Etienne: [00:13:35] And yet we continue to want to know when things will be done by.
Casey: [00:13:39] So is that internal pressure because you’ve promised a due date or a deadline?
Etienne: [00:13:46] Well, I I think that we live and this is a little bit of, you know, this is a bit of a self-indulgent, I suppose, sort of thinking through this thing. Our listeners might know the answers to all of this, but, I think we have this fuzzy world of creativity, the task at hand, the problems we want to solve, these are all non discreet things, you know, you have to take thoughts and turn it into code and turn it into a testable thing and then you have this very discreet thing called time, and you are just constantly mashing and wrestling and pushing, pushing, pushing all of these things into a when will it be done?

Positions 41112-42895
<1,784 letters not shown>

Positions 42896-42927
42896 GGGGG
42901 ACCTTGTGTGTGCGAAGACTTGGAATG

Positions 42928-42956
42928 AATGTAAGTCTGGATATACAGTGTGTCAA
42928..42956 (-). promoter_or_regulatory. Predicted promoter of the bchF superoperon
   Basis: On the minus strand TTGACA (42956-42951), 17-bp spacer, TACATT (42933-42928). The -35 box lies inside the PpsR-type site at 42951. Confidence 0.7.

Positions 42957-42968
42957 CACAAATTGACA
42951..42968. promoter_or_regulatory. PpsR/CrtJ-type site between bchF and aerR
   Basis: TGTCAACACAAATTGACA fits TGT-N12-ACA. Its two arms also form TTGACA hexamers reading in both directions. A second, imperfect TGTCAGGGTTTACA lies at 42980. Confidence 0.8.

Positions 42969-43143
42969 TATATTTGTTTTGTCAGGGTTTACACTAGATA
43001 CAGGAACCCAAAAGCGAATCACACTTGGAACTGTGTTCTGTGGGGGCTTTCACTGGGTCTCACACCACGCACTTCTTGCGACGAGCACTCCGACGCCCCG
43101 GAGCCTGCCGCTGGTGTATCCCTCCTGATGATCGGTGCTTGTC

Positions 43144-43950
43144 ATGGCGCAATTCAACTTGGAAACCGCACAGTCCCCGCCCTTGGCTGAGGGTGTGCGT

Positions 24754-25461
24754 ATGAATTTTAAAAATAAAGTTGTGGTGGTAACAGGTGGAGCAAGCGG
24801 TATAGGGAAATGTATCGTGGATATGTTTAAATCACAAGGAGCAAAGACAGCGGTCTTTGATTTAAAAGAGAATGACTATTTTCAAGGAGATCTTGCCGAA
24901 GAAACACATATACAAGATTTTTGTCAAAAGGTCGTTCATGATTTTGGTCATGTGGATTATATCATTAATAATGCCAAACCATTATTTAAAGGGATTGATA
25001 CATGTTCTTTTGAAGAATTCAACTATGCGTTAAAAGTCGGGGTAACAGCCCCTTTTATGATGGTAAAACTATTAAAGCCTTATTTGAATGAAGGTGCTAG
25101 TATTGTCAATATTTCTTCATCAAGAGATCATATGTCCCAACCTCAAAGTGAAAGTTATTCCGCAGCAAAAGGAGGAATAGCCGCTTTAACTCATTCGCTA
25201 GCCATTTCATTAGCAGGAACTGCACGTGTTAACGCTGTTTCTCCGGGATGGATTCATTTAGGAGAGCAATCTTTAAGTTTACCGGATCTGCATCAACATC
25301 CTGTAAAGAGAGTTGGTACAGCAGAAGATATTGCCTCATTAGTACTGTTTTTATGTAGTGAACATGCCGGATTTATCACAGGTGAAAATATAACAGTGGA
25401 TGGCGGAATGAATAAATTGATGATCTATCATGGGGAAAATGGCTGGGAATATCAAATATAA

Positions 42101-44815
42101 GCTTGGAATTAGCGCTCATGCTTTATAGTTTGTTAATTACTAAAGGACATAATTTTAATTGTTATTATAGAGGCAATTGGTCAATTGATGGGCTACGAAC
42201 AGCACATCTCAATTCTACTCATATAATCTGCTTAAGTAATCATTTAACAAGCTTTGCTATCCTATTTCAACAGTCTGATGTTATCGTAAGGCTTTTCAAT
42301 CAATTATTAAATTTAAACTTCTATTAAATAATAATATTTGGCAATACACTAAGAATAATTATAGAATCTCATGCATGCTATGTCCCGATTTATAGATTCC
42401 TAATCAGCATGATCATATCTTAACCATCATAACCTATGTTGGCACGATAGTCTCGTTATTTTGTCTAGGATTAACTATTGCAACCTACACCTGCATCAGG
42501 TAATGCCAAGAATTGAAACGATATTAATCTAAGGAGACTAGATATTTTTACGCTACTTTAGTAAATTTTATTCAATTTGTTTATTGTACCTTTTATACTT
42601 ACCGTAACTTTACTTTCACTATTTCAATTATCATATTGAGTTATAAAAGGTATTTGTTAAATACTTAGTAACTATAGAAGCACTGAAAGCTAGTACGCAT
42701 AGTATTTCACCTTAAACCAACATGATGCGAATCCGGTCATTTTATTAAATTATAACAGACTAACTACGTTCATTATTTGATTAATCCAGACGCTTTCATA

Etienne: [00:14:42] How long can I wait? And then you add dollars to the time buckets, which is a socially acceptable and socially required way to pay people.
Casey: [00:14:54] Yeah, unless you go back to a job shop, you pay people for the work they do that they outlaw that about 100 years ago. You know, that’s ah, originally that’s how Labor was compensated by the job. And but if you hire someone, well, it’s acceptable. You hire a contractor and they quote you what the job will cost and then it’s up to them to get it done in the amount of time, you know, that they estimated if they overrun the time its on them.
Etienne: [00:15:26] Which is the fixed cost estimation, which everyone says, don’t ever do that, why do why do managers want to know how long it’s going to take to do something?
Casey: [00:15:37] Well, because they have other events that are going to follow once that task is done.
Nickolai: [00:15:42] So, Casey, what is the best way then that I can reassure my manager that we as the team are working hard and we have the company’s best interest at heart?
Casey: [00:15:52] That happens, that trust relationship happens in the first 100 days.